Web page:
Apple hardware is beautiful, elegant. The magnetic power interface on the Macbook seems designed to prevent the laptops from crashing to the floor or the power cord from breaking the motherboard. This enhances the durability, the sustainability of the device. I don’t know why Acer, Dell, HP, Lenovo, Panasonic, Sony, Toshiba, and the rest are not following suit. Maybe because IBM didn’t do it – but then again IBM no longer designs personal computers.
Other than Exchange, which is the e-mail server software of choice, that is the e-mail program in data centers, Microsoft really hasn’t invented much that has become a commercial hit – nothing that stands out in my mind. Active Directory is a good implementation of LDAP. SQL Server originated as Sybase with a good graphical user interface. Microsoft did a good job on the GUI.
I think Microsoft has good people, but their culture is one that is institutionally afraid of failure. Apple can’t like failure, but it looks like they are not afraid to fail. Their two biggest mistakes, the Lisa and the Newton, seem to me, as an outsider, to be great technology at the wrong price or time. The Newton was ahead of its time. Today’s iPad is the Newton revisited. Similarly, the Lisa was a great machine that had limited commercial success. It was big, powerful, and expensive. Apple re-invented it as the Mac. And the Mac today seems to be more like the Lisa than like the original Mac. So it seems to me that the product managers and designers at Apple takes their mistakes, figure out why they don’t work, and address the issues.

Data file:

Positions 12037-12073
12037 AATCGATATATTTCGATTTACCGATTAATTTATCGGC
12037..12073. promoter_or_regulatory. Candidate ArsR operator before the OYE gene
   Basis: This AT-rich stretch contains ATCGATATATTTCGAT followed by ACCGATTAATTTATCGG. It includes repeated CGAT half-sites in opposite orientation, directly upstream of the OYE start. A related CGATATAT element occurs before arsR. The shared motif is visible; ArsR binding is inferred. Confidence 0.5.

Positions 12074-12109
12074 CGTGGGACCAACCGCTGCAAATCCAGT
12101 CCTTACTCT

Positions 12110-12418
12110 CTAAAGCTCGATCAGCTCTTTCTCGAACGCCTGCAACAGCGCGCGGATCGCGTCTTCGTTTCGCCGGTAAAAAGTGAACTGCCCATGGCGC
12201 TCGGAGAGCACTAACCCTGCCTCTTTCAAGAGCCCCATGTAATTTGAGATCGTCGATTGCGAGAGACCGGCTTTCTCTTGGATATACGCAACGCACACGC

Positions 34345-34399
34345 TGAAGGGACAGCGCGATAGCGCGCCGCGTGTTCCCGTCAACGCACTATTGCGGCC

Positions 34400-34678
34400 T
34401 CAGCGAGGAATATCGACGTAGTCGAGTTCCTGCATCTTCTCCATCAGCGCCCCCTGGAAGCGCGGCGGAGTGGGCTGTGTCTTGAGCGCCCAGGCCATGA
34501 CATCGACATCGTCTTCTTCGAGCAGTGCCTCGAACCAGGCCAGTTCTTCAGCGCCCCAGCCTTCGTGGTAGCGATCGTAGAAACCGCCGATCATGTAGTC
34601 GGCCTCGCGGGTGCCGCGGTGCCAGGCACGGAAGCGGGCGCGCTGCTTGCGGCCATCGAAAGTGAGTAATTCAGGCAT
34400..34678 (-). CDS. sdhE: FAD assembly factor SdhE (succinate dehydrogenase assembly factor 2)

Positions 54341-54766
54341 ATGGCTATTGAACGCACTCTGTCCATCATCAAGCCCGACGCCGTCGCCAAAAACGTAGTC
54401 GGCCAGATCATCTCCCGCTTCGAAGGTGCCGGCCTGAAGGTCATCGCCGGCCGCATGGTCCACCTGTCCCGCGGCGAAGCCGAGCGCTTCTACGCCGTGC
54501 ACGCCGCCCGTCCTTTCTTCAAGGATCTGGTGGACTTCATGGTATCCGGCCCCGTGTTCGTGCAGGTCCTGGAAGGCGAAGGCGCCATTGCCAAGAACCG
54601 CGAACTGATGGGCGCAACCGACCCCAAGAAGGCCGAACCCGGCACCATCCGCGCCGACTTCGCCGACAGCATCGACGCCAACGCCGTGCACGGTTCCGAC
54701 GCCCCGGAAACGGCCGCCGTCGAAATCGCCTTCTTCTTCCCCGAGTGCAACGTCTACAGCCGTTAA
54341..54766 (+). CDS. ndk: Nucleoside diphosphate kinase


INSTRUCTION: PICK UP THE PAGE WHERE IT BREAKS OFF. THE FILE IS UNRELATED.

When I first looke at Apple, here, 8/21/10, I wrote “What might be called “The Apple Way” is:
- Hard Work,
- Design for Simplicity,
- Good Customer Service,
- Making Our Own Rules,
- Products that Feel like Magic,
- Things People Love.
In the interest of disclosure, I don’t work for Apple. But I’d love to.